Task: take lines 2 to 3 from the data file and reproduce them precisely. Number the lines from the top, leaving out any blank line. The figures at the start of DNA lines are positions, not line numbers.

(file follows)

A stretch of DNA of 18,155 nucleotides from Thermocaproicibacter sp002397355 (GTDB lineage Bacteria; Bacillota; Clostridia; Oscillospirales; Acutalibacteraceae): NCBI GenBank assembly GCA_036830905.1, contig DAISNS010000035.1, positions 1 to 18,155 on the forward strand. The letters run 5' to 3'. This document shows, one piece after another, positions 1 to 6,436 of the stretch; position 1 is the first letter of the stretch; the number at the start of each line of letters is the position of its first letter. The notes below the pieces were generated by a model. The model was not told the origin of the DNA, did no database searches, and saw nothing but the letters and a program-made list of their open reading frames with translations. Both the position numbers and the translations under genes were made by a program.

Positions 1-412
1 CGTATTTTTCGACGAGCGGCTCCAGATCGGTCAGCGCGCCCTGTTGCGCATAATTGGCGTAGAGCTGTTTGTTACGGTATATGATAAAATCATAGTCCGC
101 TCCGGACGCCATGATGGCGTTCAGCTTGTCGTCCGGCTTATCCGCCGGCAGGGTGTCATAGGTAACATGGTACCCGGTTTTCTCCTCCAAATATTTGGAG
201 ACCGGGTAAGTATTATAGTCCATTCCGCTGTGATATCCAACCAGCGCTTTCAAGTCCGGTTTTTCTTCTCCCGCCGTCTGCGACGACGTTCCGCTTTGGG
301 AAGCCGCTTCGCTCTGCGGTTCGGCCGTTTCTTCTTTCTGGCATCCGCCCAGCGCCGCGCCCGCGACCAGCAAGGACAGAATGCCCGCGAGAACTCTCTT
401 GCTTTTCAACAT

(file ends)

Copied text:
Positions 1-412
1 CGTATTTTTCGACGAGCGGCTCCAGATCGGTCAGCGCGCCCTGTTGCGCATAATTGGCGTAGAGCTGTTTGTTACGGTATATGATAAAATCATAGTCCGC